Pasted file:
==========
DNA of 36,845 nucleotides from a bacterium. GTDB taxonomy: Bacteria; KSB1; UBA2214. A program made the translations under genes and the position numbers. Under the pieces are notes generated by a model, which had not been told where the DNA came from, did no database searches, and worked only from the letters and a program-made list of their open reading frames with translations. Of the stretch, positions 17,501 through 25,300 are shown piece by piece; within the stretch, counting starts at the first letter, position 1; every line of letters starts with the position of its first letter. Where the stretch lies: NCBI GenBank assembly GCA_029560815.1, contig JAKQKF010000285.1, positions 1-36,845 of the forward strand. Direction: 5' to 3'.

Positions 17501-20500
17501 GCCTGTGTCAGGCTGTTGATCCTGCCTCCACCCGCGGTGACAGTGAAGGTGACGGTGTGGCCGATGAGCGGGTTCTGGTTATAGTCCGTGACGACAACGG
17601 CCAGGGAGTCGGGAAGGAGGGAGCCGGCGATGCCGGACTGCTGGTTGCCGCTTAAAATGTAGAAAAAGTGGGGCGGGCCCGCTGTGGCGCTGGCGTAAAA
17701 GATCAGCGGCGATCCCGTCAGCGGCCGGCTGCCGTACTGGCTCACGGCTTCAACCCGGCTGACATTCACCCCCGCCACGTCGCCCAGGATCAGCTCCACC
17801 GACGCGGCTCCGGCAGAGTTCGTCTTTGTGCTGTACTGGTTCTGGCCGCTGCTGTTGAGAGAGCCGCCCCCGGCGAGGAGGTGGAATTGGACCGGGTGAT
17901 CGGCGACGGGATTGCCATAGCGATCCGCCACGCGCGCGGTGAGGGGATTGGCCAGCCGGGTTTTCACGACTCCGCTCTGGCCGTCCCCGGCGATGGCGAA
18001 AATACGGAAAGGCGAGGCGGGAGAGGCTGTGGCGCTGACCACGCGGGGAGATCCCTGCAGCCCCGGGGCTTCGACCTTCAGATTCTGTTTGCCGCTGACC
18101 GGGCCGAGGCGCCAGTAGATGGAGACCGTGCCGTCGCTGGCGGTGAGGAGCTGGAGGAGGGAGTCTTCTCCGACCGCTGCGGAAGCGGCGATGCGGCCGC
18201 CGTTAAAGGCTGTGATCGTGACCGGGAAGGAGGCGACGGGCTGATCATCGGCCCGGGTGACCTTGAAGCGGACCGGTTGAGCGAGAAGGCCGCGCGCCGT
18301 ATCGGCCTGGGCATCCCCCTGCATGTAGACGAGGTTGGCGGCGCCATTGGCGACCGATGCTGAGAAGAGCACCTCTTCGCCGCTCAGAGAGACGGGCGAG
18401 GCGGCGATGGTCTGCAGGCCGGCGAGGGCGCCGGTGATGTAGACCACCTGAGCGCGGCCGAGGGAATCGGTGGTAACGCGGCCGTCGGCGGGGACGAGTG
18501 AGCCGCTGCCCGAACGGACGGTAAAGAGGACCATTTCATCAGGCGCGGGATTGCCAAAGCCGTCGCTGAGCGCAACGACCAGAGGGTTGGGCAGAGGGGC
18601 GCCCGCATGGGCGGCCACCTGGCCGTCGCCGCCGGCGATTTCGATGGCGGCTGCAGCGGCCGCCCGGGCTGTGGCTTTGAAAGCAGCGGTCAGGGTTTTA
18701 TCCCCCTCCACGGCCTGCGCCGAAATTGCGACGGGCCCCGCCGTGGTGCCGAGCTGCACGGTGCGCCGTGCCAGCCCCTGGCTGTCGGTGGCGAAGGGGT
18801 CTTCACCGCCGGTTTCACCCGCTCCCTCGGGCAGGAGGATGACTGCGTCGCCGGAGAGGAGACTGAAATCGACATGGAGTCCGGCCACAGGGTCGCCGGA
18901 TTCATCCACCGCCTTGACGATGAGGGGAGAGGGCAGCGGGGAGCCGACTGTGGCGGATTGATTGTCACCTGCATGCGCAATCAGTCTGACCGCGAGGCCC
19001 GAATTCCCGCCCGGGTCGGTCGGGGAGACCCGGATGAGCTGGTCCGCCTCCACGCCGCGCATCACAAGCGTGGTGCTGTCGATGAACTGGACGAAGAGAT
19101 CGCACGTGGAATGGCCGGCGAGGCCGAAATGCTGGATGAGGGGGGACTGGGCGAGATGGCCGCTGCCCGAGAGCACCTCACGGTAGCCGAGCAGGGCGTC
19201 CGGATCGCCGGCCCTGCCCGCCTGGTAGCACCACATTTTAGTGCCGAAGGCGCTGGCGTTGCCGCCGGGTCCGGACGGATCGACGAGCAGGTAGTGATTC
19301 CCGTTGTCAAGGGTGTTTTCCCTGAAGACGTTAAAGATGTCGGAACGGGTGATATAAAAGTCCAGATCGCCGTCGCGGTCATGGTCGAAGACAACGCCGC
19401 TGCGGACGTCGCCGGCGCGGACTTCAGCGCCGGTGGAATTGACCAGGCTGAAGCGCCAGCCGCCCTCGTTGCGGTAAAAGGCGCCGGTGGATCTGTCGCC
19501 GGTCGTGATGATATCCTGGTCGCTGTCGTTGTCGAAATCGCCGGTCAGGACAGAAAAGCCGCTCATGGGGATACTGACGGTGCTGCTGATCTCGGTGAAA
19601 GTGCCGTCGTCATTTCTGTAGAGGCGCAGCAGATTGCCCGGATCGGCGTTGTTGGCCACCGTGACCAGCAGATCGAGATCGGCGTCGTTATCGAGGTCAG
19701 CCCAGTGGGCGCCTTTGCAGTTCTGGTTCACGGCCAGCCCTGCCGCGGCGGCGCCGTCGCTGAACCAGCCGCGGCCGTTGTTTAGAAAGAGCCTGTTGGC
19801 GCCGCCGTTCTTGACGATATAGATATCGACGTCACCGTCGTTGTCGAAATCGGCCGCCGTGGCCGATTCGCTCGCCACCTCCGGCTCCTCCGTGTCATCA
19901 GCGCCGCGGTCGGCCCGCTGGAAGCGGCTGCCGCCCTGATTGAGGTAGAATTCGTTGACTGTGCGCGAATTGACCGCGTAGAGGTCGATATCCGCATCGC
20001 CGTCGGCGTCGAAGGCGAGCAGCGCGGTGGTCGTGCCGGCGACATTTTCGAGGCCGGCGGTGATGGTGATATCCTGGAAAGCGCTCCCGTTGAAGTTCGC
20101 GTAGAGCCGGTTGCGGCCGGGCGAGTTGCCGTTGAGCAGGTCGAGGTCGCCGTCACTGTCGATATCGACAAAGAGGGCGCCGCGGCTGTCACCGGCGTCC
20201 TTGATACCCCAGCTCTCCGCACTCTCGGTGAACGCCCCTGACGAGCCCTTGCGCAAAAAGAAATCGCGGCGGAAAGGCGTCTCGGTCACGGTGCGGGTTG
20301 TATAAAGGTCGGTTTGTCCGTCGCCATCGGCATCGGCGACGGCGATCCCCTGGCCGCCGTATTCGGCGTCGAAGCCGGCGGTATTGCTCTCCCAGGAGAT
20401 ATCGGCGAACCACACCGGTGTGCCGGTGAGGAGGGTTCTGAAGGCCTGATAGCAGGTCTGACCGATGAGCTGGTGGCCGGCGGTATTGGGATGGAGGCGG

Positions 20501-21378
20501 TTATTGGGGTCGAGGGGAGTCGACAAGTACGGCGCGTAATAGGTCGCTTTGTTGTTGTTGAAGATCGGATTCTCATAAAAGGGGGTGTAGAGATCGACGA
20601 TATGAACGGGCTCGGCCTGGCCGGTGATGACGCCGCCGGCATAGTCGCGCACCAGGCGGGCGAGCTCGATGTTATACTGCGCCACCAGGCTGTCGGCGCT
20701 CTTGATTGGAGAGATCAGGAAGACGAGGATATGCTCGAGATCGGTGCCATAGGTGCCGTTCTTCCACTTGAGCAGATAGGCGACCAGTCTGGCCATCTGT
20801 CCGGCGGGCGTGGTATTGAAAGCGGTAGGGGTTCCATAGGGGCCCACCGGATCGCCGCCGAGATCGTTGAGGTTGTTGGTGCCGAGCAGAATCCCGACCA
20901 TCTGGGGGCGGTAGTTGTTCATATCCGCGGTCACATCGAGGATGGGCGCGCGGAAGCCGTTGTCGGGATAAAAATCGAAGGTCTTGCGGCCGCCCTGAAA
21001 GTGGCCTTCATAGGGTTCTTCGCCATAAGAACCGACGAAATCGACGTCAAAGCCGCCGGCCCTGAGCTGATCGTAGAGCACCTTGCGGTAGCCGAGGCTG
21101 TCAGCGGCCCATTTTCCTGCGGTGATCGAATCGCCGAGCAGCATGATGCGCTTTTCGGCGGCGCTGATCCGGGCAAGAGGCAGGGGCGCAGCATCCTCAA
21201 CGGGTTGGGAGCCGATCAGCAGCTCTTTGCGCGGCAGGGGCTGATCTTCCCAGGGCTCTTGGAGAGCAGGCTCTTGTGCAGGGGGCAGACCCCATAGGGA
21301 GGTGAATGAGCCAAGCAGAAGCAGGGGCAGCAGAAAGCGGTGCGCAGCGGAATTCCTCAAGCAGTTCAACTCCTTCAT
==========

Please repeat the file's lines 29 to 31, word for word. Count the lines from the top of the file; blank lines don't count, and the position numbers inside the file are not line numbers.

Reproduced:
20101 GTAGAGCCGGTTGCGGCCGGGCGAGTTGCCGTTGAGCAGGTCGAGGTCGCCGTCACTGTCGATATCGACAAAGAGGGCGCCGCGGCTGTCACCGGCGTCC
20201 TTGATACCCCAGCTCTCCGCACTCTCGGTGAACGCCCCTGACGAGCCCTTGCGCAAAAAGAAATCGCGGCGGAAAGGCGTCTCGGTCACGGTGCGGGTTG
20301 TATAAAGGTCGGTTTGTCCGTCGCCATCGGCATCGGCGACGGCGATCCCCTGGCCGCCGTATTCGGCGTCGAAGCCGGCGGTATTGCTCTCCCAGGAGAT